Angular Routing: Understanding Child Routes

Most applications, even single page apps, have routing. Just like most things when it comes to code, there are several ways that routes can be implemented in Angular. In this post, we will look at ways to implement child routes and the pros and cons of each technique.

When creating navigation for an application we often need a route to a list of items, and then the ability to navigate to the item itself. Let's use a list of drink recipes for a coffee shop. Our routes could look something as follows:

Angular Routes
const routes: Routes = [
  { path: 'home': component: HomeComponent },
  { path: 'drinks': component: ListComponent },

  { path: '', redirectTo: '/home', pathMatch: 'full' }
]

In the above example (Listing 1) we have declared 2 routes, one to the home page with a path of / and one to the recipes pages with a path of /list. From there we have 2 options in how we structure our individual recipe routes.

Flat Routes

The first option is to stay at the same level of routing and add some slashes.

Flat Routes
const routes: Routes = [
  { path: 'home': component: HomeComponent },
  { path: 'drinks': component: ListComponent },
  { path: 'drinks/:drinkId': component: DrinkComponent },

  { path: '', redirectTo: '/home', pathMatch: 'full' }
]

Notice the last route declared in Listing 2:

{ path: 'drinks/:drinkId': component: RecipeComponent },

We declare a parameter :drinkId for each page that is going to be a recipe. However, our route is at the same level as the recipe list. The routes aren't nested in any way.

This architecture if diagrammed looks as follows (figure 1).

diagram showing the routes as a three with all the routes in the same column.

Flat Route Diagram

The downside to this technique is that is breaks relative paths inside of the application. Let's say we add 3rd level to our routing, which includes nutrition information for our drink (Listing 3).

Flat Routes, routes 3 deep
const routes: Routes = [
  { path: 'home': component: HomeComponent },
  { path: 'drinks': component: ListComponent },
  { path: 'drinks/:drinkId': component: DrinkComponent },
  { path: 'drinks/:drinkId/nutrition': component: NutritionComponent },

  { path: '', redirectTo: '/home', pathMatch: 'full' }
]

To add a link back to the recipe from the nutrition page, we must be aware of which recipe we came from in order to jump back up a level.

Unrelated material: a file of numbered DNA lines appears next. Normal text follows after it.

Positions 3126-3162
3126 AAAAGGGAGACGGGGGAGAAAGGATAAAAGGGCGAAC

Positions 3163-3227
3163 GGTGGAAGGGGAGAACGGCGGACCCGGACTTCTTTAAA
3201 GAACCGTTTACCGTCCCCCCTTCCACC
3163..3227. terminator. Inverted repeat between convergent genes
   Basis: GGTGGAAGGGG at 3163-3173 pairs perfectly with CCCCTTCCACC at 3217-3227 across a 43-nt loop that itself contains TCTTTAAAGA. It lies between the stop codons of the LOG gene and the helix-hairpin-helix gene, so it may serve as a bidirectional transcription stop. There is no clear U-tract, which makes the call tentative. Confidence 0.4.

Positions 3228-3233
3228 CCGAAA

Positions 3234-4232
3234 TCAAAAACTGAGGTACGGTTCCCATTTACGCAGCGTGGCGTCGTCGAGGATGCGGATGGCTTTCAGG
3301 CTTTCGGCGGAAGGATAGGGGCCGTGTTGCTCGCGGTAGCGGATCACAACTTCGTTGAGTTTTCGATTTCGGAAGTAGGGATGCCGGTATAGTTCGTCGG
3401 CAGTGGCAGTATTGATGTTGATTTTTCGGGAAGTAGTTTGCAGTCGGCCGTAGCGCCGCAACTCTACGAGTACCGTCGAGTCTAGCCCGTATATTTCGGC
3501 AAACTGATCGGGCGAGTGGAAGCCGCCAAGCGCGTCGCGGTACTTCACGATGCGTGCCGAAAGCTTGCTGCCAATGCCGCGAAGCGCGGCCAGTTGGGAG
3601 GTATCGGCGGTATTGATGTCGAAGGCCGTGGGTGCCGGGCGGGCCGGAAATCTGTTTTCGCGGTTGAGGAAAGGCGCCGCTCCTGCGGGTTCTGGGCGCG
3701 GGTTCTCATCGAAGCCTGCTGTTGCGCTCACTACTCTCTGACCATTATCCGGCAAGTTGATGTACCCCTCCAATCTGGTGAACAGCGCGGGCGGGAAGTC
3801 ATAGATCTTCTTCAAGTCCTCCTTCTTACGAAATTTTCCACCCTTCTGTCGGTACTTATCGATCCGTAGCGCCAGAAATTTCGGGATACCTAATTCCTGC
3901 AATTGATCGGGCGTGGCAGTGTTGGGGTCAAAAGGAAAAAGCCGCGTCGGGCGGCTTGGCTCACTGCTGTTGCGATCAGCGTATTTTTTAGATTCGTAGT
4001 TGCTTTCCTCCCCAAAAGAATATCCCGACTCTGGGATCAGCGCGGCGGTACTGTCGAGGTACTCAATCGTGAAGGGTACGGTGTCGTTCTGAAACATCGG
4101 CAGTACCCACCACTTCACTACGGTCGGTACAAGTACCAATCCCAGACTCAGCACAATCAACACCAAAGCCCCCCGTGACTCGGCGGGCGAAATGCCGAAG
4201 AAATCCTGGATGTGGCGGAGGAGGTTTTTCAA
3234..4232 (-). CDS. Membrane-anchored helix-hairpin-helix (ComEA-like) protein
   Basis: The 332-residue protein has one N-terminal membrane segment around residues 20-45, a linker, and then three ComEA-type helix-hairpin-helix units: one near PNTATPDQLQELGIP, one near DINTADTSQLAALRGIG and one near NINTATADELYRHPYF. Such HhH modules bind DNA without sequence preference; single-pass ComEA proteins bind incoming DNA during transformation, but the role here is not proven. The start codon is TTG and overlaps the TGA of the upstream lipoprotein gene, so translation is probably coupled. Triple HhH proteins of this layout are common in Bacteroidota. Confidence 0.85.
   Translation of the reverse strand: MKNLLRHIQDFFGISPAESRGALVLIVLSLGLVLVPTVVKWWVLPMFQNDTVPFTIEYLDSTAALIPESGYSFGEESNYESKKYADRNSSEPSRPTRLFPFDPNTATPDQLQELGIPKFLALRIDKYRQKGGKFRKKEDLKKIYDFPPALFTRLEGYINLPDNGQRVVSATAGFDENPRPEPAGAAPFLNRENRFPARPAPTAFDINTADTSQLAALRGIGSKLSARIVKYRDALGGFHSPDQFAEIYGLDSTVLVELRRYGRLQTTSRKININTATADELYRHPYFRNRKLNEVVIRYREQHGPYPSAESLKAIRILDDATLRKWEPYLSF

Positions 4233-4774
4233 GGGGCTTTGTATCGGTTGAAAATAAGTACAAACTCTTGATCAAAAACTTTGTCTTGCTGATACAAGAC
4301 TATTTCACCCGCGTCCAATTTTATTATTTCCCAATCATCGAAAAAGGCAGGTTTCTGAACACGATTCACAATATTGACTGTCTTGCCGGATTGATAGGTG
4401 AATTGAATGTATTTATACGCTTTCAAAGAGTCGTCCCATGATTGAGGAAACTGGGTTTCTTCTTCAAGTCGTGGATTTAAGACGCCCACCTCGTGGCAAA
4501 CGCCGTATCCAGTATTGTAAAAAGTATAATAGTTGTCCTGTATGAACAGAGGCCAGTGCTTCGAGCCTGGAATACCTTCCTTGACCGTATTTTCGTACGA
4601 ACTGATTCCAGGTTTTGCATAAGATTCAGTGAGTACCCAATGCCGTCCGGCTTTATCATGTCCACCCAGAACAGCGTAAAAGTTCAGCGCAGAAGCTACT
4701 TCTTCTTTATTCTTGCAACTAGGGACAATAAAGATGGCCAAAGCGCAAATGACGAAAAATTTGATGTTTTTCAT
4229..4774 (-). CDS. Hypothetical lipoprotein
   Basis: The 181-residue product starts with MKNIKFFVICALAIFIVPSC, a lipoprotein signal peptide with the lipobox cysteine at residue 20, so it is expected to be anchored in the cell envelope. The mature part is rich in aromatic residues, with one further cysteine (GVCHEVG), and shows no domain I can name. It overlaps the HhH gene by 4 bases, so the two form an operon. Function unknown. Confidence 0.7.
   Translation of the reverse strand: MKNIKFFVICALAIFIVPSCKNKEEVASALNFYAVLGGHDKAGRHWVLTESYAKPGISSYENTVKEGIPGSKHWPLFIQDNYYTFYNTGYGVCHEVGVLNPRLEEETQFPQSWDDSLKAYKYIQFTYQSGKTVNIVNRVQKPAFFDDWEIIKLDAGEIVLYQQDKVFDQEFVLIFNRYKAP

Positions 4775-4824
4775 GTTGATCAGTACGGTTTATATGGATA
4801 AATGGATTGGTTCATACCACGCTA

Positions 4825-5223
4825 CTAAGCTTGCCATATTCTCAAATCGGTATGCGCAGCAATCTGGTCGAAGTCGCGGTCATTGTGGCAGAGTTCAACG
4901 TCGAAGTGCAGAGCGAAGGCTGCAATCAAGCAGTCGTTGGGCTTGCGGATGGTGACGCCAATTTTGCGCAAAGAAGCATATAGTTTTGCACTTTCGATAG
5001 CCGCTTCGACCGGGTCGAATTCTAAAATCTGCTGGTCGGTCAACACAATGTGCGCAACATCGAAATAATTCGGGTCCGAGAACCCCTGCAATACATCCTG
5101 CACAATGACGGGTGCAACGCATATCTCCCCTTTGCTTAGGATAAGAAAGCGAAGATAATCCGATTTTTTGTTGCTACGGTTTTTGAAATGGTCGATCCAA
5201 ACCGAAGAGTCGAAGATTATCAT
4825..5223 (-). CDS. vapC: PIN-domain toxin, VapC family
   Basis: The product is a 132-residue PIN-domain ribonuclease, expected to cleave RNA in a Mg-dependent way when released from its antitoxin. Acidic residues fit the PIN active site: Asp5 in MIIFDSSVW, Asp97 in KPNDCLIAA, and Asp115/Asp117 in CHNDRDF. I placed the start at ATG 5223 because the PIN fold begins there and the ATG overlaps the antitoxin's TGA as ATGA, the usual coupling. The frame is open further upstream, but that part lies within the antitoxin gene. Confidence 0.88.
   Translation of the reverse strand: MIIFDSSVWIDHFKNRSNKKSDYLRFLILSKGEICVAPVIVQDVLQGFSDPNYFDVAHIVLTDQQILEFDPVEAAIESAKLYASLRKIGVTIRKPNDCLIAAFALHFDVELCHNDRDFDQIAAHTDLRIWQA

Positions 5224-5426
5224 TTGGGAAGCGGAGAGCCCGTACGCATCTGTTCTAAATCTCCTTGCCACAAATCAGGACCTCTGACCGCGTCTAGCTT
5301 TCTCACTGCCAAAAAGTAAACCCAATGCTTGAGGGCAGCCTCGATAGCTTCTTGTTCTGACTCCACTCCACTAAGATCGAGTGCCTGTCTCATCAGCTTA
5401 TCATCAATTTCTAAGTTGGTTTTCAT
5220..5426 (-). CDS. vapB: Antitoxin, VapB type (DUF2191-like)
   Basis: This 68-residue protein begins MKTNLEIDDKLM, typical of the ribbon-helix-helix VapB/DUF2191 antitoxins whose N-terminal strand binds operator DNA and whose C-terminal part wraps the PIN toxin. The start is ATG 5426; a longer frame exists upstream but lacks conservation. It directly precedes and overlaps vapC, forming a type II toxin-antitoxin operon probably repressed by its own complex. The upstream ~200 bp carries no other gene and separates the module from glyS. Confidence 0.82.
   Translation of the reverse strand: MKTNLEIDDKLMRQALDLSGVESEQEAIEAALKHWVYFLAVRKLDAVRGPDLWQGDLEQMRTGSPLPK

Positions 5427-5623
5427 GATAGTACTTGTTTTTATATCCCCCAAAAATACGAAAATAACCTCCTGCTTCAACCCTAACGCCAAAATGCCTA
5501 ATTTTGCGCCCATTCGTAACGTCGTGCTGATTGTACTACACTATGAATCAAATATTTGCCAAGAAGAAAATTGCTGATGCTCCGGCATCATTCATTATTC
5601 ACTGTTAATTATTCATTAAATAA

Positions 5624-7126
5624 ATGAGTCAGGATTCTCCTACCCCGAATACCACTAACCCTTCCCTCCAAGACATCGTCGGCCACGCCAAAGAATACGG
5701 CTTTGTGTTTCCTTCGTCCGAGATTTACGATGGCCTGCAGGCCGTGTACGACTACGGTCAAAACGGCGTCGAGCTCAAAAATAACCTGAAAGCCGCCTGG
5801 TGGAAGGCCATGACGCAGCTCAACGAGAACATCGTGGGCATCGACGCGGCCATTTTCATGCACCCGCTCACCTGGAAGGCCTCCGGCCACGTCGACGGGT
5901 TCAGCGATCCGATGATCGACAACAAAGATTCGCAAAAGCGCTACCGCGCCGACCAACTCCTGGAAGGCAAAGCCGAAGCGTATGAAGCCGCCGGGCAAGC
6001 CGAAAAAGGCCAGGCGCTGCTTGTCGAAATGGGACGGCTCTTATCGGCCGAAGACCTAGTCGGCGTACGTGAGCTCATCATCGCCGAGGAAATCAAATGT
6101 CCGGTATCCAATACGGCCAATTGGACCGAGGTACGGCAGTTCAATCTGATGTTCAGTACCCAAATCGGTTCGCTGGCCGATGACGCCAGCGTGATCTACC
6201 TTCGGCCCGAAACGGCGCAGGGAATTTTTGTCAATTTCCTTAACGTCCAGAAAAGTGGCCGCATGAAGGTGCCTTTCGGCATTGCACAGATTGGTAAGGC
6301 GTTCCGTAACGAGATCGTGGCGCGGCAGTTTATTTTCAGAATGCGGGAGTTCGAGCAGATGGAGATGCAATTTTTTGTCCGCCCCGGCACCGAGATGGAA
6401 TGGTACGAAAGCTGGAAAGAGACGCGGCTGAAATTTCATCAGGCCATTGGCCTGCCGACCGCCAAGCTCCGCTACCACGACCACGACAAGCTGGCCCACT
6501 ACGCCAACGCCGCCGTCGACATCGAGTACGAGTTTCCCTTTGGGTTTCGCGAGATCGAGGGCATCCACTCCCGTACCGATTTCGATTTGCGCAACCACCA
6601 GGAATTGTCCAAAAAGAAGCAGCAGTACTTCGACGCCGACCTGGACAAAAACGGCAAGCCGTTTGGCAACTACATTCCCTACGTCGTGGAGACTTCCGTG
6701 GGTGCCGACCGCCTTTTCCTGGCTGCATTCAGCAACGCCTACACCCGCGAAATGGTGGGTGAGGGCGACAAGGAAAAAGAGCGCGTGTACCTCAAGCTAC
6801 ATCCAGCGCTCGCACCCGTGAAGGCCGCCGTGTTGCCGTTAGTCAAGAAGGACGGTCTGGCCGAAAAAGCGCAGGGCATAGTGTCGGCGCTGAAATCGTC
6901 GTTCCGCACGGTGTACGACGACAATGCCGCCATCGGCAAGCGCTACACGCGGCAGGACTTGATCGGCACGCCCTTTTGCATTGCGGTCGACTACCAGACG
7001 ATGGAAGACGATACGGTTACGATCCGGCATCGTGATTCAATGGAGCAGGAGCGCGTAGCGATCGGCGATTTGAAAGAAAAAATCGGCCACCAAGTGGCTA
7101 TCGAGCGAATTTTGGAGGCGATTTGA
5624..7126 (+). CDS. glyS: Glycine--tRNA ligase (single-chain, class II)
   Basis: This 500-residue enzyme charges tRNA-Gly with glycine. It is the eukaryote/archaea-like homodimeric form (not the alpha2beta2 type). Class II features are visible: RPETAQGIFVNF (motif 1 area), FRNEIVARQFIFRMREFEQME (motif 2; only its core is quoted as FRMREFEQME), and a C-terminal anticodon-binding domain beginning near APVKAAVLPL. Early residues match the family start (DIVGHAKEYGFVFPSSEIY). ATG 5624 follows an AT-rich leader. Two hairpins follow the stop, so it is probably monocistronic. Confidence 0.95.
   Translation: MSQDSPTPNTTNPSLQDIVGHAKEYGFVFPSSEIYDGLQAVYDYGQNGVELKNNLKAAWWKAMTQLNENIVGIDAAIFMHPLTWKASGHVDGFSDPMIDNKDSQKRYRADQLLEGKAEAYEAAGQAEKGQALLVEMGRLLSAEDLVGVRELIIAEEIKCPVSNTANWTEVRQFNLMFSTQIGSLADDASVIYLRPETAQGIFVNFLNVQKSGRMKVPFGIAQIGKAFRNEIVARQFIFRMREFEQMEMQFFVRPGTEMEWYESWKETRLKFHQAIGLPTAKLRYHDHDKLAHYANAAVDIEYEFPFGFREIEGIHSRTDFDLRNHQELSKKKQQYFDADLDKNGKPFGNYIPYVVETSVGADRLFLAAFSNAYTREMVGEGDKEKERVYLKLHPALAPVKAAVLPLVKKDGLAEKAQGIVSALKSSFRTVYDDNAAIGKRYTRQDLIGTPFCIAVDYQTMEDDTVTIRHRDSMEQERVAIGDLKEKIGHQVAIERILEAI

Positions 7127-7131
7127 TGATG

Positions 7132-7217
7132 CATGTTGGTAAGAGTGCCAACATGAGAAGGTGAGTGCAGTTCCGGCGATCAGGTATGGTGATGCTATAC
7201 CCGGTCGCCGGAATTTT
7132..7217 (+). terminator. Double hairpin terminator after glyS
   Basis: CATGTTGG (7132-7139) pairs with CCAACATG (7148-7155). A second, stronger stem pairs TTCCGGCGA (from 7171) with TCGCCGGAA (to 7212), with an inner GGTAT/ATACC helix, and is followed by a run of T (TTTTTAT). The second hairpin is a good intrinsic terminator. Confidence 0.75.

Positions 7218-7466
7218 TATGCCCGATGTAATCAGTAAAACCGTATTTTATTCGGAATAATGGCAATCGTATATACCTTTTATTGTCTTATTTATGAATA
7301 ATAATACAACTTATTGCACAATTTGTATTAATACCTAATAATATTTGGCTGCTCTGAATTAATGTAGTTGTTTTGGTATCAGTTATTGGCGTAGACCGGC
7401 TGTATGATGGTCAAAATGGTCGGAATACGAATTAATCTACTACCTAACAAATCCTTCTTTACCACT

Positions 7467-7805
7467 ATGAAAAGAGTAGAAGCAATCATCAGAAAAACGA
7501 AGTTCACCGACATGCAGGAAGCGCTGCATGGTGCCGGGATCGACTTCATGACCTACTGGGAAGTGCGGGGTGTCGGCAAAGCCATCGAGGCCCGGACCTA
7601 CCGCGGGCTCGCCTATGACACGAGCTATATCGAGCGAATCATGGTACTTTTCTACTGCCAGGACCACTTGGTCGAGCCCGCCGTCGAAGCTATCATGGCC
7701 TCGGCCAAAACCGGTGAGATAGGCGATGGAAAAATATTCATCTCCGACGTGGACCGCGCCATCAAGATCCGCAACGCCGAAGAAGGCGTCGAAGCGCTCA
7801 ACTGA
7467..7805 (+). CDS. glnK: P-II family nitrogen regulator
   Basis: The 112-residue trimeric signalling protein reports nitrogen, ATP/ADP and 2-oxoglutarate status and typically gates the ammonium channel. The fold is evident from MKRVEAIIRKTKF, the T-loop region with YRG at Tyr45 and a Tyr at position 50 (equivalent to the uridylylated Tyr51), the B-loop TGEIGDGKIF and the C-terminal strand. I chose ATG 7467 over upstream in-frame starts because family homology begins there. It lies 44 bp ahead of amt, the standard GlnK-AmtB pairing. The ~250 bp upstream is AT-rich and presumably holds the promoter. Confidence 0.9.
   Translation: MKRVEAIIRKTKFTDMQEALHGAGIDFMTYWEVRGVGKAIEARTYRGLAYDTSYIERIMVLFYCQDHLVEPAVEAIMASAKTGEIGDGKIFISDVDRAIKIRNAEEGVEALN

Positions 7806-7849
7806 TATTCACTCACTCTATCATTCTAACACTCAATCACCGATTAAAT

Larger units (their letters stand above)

Flat Routes Link Back Up a Level
<!--
    We Cannot use.
  This would take use back to root,and therefore home 
-->
<a [routerLink]="['../']">Back to Recipe</a>

<!-- We must use -->
<a [routerLink]="['/drinks', drinkId]">Back to Recipe</a>

The advantage of this technique however is in the ease of getting all of the parameters for the route. By subscribing to ActivatedRoute params or by looking at the params in the ActivatedRoute snapshot, all of the parameters will be listed. Note that unique names for parameters becomes important here, let's look at how this plays out below in Listing 5.

Flat Routes With Multiple `Params`
//  Assuming the following route structure
const routes: Routes = [
  { path: 'home': component: HomeComponent },
  { path: 'shops': component: ListComponent },
  { path: 'shops/:shopId': component: ShopComponent },
  { path: 'shops/:shopId/drinks': component: ListComponent },
  { path: 'shops/:shopId/drinks/:drinkId': component: DrinkComponent },

  { path: '', redirectTo: '/home', pathMatch: 'full' }
]

//  When on a particular drink page
@Component({
  selector: 'app-drink',
  template: `...`
})
export class DrinkComponent implements OnInit {

  constructor(private route: ActivatedRoute)

  ngOnInit() {
    this.route.params.subscribe(params => {
      console.log(params)
      // { shopId: '123', drinkId: '789' }
    })
  // OR
    console.log(this.route.snapshot.params)
    // { shopId: '123', drinkId: '789' }
  }
}

Whether we are subscribing to the ActivatedRoute params or looking at them from the snapshot, both the parameters are here and easily available.

Let's look a different way of creating our routes however, using child routes.

Child Routes

We will start again with our coffee shop example but this time instead of all of the routes being at the same hierarchical level, we will create child routes so that our hierarchy can not just be visual in the URL, such as the first example, but also programmatic (Listing 6).

Child Routes
const routes: Routes = [
  { path: 'home': component: HomeComponent },
  { path: 'shops', children: [
    { path: '': component: ListComponent },
    { path: ':shopId', children: [
      { path: '': component: ShopComponent },
      { path: 'drinks': children: [
        { path: '': component: ListComponent },
        { path: ':drinkId': component: DrinkComponent },
      ]},
    ]},
  ]},

  { path: '', redirectTo: '/home', pathMatch: 'full' }
]

The above code (Listing 6), diagrammed out produces the following tree (Figure 2). diagram showing the routes nested accross multiple columns.

Nested Routes Diagram

We now have true hierarchy in our routes, so if we need to have a link back to the drink list from a particular drink recipe, we can now use relative paths without being sent directly back to root (Listing 7).

Link Back Up A Level
<a [routerLink]="['../']">Back to Drinks</a>

We can also use relative paths in our typescript using relativeTo in our navigation method (Listing 8).

Navigation Method
@Component({
  selector: 'app-drink',
  template: `...`
})
export class DrinkComponent {

  constructor(